I recently hit 61 and am aware that I haven’t completed a film in 10 years, for various reasons – cancer being the main one.
So what follows are a few thoughts and reflections on what some people might see as a lost decade…
Ever since I picked up a second-hand super 8 camera as a teenager, on a council estate in Gillingham, Kent, I’ve been making films. And I do mean making films. Not just talking about them, or pitching them in the wind to disaffected TV commissioners at Euro-vision vetting circuses, but actually making films.
Although I was lucky enough to have benefited from a state-funded Art school education – which is a thing of the past now for council estate kids – and was seen as an escape-route out of the “poverty of the imagination” that is a symptom of the British class system and despite ending up with a 1st class honors degree, I soon discovered that it meant very little when I went knocking – or rather kicking – at the door of the Royal college of Art in 1982.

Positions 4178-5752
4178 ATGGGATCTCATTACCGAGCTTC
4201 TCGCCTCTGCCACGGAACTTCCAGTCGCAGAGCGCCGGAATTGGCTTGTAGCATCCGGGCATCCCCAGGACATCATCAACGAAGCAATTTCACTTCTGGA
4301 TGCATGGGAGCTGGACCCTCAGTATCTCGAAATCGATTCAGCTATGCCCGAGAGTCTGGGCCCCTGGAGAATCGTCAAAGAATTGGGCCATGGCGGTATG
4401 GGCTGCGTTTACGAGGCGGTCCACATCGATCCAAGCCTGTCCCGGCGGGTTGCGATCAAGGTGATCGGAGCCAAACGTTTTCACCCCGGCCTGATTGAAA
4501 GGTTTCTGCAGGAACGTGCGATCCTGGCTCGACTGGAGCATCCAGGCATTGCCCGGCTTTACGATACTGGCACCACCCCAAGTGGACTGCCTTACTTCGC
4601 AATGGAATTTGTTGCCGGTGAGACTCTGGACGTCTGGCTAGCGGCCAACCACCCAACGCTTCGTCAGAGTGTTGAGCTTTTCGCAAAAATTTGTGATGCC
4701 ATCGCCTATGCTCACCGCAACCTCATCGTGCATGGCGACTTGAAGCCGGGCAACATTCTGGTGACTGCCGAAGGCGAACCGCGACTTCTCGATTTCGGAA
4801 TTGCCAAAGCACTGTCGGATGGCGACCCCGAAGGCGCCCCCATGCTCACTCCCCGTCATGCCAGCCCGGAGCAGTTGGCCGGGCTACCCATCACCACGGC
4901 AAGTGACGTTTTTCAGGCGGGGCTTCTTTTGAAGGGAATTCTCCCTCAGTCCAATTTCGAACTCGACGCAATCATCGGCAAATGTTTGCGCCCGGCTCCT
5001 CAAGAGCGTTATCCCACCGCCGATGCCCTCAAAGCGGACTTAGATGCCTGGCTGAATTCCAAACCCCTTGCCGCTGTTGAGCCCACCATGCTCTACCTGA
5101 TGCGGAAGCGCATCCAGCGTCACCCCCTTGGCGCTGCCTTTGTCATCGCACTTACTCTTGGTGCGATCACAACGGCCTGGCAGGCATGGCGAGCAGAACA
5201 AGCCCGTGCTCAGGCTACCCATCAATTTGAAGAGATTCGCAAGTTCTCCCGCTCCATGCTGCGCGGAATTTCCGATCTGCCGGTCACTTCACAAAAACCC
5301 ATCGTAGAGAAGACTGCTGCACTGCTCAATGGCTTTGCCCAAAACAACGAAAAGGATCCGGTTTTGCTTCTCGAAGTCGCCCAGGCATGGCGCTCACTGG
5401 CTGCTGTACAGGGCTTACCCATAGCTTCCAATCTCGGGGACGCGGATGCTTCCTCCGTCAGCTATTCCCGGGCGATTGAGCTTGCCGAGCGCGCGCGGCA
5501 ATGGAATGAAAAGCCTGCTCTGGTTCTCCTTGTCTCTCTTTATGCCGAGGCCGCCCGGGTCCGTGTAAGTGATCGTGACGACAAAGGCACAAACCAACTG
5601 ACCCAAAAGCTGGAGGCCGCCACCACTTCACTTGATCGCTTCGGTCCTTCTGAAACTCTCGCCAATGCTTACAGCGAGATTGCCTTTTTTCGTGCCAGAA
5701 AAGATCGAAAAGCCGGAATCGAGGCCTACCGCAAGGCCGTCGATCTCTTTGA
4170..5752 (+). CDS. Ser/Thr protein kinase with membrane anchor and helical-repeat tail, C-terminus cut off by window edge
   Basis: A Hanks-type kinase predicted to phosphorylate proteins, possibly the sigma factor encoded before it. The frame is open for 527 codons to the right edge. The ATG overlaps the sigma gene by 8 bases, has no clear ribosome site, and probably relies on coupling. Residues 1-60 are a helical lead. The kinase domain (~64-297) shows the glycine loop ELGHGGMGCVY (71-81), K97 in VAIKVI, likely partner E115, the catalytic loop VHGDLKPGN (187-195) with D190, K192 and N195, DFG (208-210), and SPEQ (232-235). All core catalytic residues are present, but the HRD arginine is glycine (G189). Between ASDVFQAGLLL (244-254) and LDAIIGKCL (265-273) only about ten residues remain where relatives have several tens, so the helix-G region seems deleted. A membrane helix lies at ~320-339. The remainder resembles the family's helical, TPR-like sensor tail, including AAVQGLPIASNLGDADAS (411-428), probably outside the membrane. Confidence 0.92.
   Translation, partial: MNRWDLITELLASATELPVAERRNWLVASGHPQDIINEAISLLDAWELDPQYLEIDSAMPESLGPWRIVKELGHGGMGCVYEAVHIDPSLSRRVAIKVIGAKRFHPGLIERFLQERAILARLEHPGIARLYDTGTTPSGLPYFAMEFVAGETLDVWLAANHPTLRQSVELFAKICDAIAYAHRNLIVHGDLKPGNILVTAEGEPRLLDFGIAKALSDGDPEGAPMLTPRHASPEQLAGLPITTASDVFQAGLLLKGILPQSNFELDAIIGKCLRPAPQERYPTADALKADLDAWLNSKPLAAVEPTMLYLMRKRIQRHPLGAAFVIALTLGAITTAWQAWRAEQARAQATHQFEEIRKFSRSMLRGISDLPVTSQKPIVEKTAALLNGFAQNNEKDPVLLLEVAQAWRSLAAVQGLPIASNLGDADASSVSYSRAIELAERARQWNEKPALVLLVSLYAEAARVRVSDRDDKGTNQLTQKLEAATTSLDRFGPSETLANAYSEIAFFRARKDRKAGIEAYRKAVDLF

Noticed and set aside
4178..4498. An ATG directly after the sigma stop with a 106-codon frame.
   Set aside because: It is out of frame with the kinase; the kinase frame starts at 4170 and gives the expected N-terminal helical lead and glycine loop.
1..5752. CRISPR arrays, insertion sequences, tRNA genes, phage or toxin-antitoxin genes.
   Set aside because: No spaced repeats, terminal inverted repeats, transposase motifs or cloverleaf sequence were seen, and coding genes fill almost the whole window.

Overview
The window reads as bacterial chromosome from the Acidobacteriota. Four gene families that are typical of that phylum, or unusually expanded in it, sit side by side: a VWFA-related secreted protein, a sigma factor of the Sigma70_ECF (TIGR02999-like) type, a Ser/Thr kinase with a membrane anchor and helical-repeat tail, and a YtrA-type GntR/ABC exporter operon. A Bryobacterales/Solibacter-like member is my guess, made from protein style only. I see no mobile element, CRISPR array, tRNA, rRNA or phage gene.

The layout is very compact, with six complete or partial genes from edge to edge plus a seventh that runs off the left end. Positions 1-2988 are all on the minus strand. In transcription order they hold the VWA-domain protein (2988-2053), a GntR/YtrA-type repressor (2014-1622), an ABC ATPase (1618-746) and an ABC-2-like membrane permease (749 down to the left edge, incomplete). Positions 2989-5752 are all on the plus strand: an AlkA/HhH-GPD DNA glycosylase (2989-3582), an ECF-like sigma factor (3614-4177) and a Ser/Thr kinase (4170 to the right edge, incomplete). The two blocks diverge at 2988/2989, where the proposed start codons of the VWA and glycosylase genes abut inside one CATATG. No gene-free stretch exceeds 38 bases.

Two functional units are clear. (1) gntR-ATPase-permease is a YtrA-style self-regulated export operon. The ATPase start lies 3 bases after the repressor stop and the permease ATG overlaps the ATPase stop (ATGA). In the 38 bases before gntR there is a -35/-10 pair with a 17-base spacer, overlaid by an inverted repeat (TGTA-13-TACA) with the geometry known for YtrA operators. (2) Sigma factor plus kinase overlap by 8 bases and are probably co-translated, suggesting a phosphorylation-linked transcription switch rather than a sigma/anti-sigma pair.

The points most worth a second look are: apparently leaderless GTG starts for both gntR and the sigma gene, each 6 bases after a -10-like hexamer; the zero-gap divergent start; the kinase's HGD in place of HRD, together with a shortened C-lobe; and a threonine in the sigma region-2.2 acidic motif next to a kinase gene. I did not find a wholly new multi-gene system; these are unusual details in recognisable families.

But instead of just accepting the rejection of a bunch of uptight queens and man-hating feminists, and just “knowing my place”as we chirpy proles were meant to do in such situations, rather than give in to the embittered queens of the RCA and their in-bred class prejudice, what I instead did was to just do what I’ve always done: Make films.
Most of my education and technical training since art school has been the result of an auto-didactic/independent and hands-on process, rather than through a formal academic or privileged/establishment film school education. But it’s a learning process which -because of the way the system is loaded – will inevitably result in failure, no matter how “good” what you do is.
In short you might be lucky enough as I’ve been and get a nomination for BAFTA’s etc, but you know you’ll never get to win a prize. But then there’s a lot to be said for the “cult of failure” Because despite all of my “class warrior” ranting about how self-entitled “bright young things” with the help of a curling club of older lecherous old men mostly, always manage to win – both in the UK and Denmark – and end up getting the best gigs, I admit that I have been lucky enough to at least get a chance to try and do what I want.